We were there for dinner, and as our six-seat Beaver waited patiently, we certainly didnt' want to leave too fast. The atmosphere of the Lodge is unique; anover used word, perhaps, but this truly was. It is not a "Wilderness Lodge", and does not fit neatly into any single classification, but this, of course, is the core of Blachford's attractions. It is simply a Lodge in the Wilderness offering its guests an extraordinary opportunty to feel free, comfortable and to completely relax, secure in teh knowledge that the remarkable staff are ready to explain, show, identify and talk about anything and everything that happens and lives in these vast woods. 

Back in the city, and seeking food, we were surprised at the varation that is available; certainly a result of both local demand and the thousands of hungry tourists that come by each year. Terrific restaurants abound, and Bullock’s Bistro, the Dancing Moose and Sushi North deserve a special mention; there are brilliant museums and exhibitions; the town’s hiking trails, particularly Frame Lake are fabulous, and in the winter, and I am sure that I will get back again to report, a whole new world of opportunity opens up.

Yellowknife is an active place, and for those willing to get out and enjoy, the rewards are endless.

Saturday, August 22, 2015

The Canadian Prairies; Driving the Yellowhead Highway to Yellowknife

How remiss and idle I have been.

I have, in accordance with the Way of Life, been wandering this summer, and notably through Canada. Having left Newfoundland and its unusual dancing, whizzed around the Cabot Trail, and I must say left that iconic drive completely underwhelmed, it was time to head west, and drive to Yellowknife in the Northwest Territories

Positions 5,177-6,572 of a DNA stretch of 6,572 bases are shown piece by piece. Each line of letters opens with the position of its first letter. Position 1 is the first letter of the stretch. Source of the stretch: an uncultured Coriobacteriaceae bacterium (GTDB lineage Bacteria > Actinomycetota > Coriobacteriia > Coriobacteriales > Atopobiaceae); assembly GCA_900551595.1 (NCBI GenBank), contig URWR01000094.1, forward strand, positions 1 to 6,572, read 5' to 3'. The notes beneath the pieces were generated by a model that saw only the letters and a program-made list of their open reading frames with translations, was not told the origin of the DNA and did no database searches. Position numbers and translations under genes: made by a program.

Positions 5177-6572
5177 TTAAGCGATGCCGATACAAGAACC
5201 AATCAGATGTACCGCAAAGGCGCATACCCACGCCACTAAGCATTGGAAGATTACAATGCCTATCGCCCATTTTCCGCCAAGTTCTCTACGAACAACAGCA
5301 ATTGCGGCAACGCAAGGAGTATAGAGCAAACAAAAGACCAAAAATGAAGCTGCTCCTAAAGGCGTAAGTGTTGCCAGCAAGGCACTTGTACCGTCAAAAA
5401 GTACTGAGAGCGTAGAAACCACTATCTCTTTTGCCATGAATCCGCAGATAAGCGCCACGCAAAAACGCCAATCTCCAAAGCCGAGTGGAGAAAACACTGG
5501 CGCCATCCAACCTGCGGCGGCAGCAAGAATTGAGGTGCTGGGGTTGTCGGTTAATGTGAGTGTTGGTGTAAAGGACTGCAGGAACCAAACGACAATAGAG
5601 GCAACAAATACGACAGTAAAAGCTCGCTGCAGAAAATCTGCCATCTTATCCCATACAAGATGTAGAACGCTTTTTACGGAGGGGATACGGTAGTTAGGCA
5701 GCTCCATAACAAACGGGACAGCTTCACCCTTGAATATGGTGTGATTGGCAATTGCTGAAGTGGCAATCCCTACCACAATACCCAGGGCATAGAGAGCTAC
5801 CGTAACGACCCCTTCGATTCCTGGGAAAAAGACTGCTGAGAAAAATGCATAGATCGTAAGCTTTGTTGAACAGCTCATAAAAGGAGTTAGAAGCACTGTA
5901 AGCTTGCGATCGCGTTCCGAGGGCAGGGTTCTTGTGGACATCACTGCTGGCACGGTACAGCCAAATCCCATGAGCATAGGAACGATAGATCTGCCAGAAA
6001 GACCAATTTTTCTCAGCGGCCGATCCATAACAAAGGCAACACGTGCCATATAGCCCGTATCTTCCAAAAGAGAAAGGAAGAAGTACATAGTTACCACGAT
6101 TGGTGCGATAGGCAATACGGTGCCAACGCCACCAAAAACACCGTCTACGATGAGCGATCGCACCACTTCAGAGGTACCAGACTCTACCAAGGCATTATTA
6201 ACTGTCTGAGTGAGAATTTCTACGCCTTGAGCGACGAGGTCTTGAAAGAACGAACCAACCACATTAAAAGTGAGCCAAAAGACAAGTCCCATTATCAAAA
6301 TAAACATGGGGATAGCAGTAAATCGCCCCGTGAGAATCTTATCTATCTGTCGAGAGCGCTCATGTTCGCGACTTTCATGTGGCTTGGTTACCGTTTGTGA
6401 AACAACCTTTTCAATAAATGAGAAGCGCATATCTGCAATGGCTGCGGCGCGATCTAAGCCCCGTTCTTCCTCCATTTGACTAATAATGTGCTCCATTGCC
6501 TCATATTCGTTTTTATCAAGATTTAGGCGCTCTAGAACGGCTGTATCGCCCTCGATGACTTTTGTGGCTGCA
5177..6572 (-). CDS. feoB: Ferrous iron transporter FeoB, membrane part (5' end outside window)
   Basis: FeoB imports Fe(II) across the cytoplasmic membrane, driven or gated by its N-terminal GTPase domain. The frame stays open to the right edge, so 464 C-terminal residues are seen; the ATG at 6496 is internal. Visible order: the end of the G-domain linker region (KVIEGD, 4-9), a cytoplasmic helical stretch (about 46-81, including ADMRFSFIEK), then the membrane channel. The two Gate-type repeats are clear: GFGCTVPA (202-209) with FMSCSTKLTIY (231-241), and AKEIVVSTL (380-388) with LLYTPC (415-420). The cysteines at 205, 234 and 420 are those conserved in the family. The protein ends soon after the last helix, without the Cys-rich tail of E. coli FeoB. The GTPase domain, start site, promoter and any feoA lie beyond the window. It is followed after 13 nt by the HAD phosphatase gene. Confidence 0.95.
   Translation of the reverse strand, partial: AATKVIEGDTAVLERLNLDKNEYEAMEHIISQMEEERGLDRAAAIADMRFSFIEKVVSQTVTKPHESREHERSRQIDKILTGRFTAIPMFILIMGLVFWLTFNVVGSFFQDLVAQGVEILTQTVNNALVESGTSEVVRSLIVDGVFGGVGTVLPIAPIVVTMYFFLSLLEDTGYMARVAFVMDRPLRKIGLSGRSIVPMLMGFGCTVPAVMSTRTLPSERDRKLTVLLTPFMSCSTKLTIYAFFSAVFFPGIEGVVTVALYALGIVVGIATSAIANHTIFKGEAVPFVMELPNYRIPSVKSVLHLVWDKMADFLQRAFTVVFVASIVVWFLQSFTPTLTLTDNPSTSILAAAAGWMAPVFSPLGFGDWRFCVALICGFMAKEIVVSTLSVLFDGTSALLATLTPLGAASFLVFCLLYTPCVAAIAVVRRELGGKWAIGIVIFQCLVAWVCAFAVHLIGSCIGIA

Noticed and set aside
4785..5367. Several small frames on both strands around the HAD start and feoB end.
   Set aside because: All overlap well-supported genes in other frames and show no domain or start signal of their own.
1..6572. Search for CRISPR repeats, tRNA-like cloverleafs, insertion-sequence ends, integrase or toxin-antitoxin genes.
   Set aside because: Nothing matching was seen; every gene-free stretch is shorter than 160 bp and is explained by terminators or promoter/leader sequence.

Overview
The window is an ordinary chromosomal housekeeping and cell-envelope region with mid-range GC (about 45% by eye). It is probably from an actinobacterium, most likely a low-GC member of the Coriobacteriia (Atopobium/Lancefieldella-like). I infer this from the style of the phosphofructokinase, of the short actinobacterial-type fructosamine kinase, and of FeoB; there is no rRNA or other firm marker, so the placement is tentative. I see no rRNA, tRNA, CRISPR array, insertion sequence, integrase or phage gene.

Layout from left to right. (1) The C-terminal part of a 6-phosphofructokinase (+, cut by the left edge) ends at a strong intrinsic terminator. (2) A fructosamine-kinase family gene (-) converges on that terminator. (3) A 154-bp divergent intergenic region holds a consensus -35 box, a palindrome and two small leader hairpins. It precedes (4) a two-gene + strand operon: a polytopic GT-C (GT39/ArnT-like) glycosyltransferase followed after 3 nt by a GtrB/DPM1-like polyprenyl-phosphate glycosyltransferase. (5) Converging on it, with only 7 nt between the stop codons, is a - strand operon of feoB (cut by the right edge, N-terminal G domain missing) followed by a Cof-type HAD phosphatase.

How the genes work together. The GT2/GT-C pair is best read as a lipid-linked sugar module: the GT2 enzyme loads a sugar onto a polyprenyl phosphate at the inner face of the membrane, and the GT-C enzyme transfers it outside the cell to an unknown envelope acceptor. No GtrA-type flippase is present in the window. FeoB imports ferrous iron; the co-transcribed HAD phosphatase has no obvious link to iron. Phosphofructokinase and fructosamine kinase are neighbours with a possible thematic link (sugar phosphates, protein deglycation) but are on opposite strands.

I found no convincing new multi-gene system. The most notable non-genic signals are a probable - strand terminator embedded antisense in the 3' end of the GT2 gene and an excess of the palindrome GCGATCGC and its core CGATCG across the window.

Now the drive from Winnipeg to Yellowknife, some 3,000 kms of deeply predictably highway, can appear to be monotonous. This would be and unfortunate and slightly unkind observation as my friend, the CBC notable Laurie Hoogstraten pointed out. “Meditative is the word you are looking for, Max”, she intoned, “not dull at all”.

The meditative Prairies

She may have a point. The landscapes between here and there is not Alpine; it does, however offer some broad and extraordinary landscapes coloured by the changing sky, the crops and the periodic, brightly coloured farm building. Yellows, Blues, reds and the heavy and dominating black skies of a Prairie storm were all about, and with the wide open plains, visible in a 360° arc that completely encased our car.